The Provincial Government recently announced they are providing an additional $240 million over three years to expand and support the Persons with Developmental Disabilities (PDD) program, and Strathmore will see huge benefits from this.

The Foothills Advocacy In Motion (FAIM) Society supports adults with developmental disabilities in Strathmore and other communities, and FAIM Day Program Manager Beverly Roppel says this funding will allow them to expand their operations to help more people.

"It helps us recruit staffing for our day program as well as residential, it has increased the amount of money that's attached to each individual and in that course we're able to pay the staff that we have supporting them a higher wage, and it entices more people to apply. The struggle in our sector has been recruiting staff because the wages were not where they needed to be," Roppel said.

Beyond being able to attract new workers, the money was also used to give raises to the existing staff, which Roppel said was long overdue. Besides helping those employees with the rising cost of living, Roppel said it's especially important as it helps with staff retention.

Among other things, FAIM runs day programs to help keep people with developmental disabilities involved in the community through many means involving physical activity, cooking activities, volunteering and work programs, and more. The staff supporting these people are there to help the person be as independent as possible but will step in to help when needed. For example, if someone has a job delivering newspapers the staff would help the person get to where they need to be and provide the newspapers.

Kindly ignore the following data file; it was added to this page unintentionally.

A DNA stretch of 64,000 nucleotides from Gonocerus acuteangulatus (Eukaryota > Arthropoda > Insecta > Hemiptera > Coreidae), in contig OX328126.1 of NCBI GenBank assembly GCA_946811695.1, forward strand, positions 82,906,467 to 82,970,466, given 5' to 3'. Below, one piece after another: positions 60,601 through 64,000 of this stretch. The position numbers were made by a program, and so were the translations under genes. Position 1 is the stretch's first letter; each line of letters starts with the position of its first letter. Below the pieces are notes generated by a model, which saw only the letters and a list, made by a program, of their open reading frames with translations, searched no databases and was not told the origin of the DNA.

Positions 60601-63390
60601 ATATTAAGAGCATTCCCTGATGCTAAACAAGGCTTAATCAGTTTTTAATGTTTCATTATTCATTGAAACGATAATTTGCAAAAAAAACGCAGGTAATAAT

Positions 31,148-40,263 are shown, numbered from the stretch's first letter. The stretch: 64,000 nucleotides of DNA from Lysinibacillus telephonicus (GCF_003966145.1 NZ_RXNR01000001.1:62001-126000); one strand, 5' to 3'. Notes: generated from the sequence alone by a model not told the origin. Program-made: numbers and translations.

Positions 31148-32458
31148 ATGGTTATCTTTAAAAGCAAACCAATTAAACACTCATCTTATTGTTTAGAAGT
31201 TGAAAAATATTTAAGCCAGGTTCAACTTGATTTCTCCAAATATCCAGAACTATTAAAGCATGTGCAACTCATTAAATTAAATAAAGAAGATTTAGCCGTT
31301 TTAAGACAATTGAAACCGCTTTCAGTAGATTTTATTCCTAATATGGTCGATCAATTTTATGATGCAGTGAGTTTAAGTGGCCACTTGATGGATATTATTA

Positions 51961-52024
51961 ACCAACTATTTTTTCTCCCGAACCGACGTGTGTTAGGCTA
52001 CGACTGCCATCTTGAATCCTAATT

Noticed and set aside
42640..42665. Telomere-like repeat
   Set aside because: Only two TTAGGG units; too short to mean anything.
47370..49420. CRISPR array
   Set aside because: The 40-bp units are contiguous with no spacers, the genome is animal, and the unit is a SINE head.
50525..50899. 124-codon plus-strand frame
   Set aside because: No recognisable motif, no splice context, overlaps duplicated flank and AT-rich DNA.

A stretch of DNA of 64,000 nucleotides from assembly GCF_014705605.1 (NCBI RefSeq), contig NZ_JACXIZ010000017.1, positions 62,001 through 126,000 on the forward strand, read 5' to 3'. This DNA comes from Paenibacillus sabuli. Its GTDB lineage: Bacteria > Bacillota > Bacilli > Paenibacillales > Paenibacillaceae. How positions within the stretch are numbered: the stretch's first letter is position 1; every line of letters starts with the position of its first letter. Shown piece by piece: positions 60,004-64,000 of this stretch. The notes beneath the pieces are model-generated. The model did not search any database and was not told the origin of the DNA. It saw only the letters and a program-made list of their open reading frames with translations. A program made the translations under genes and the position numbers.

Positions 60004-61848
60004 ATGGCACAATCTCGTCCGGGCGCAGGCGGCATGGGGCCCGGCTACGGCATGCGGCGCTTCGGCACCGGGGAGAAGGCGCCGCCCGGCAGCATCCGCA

"We are there to be behind the scenes and to deliver support and encourage them, so if they need help, like if they've fallen because of the ice, we're there to support them to make sure they're ok. We transport their papers so that if they're further away, then they don't have to worry about that, they just have to take whatever they use, whether it's a bag or whether it's a cart to deliver those flyers, then they can refill them in the vehicles. They can also go in the vehicle if they have to get warm if it's cold out."

The provincial press release stated this funding would help 500 people on the waitlist, but for Roppel and FAIM the funding could have an even greater impact. Explaining that they had to shut down their waitlist due to a lack of staff, this funding allowed them to open up a waitlist again and start accepting new people, which increases the size and scope of their operations.

Building the FAIM staff has been a challenge with limited funds and covid staff shortages still hitting hard, but with this funding Roppel is optimistic they'll be able to help more people in our community.

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